|This is the Vitalianus stone, a bilingual |
stone in Wales. It's very hard to see the
characters, but you can kind of make
them out right above the shadow.
It is an alphabet consisting of a lot of straight lines, which like Dr. Petersen was saying in class, makes them easy to carve into stones. For this reason, Ogham was used in gravestones, memorials, etc., and now there are many Ogham Stones that can be found across Wales and Ireland. The letters referred to as a whole were called "feda" (trees) or "nin" (forking branches) because of their shape. The letters themselves are named after plants and trees. These names may have actually come after the original invention of the alphabet, actually given later simply because the letters are shaped like trees and based off of the collective names. The alphabet consisted of 20 characters grouped into four families based on their formation. As you can see in the picture, one family is strokes on the right side of the stem line, one is on the left, etc.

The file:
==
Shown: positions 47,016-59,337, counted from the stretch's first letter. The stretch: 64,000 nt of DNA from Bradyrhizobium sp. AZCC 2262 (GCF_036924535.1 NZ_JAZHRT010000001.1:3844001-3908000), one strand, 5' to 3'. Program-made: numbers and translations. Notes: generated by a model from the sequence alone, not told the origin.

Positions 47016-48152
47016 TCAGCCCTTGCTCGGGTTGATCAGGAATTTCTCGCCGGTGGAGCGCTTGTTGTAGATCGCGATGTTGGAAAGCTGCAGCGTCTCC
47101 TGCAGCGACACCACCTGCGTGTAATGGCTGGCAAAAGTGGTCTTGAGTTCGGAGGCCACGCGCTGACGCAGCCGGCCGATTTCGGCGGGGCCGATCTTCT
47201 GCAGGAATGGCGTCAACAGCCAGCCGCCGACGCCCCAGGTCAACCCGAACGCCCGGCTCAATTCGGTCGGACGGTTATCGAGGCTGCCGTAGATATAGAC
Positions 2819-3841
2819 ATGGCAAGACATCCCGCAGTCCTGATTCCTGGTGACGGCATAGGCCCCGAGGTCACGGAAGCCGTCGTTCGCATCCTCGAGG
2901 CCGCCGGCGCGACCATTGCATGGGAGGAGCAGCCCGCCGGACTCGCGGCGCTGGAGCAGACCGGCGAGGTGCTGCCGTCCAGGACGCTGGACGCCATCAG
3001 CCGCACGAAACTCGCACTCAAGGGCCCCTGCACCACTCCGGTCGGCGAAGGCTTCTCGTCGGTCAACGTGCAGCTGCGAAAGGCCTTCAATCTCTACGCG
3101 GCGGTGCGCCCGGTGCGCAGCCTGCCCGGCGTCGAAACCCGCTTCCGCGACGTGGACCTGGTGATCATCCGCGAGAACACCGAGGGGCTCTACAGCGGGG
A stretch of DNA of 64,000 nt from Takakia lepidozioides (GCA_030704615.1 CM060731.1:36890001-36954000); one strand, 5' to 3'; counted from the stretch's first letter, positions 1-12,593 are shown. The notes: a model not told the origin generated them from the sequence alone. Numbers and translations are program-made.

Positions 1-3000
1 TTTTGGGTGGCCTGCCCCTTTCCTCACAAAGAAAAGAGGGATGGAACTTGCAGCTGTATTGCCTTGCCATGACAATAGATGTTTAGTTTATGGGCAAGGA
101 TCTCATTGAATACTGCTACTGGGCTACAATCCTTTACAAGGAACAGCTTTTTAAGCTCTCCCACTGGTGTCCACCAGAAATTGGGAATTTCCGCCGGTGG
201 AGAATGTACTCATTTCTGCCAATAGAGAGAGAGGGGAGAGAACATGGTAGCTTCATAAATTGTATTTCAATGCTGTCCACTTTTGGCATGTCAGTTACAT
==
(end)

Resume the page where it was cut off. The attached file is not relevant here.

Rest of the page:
Ogham was carved into gravestones or stones that marked a certain territory, and it was written around the edge of the stone. It was read from bottom left up, then across the top, then from the top right down. So kind of in the shape of an arch. There is a book from the 13th century that goes into great detail about Ogham and its proper formation called "In Lebor Ogaim". Sounds kind of like a dictionary. This is a fascinating aspect of written language to me; that you use written language to preserve written language. It's self sustaining. When we forget how to spell a word, we don't just make our best guess (unless we're just feeling kinda lazy), we go to a dictionary or to Google to find out how to spell it. That's part of the reason the Lord knew it was so important for Nephi to take the Brass Plates to the Promised Land. As long as we have written language, we have written language. Kind of paradoxical.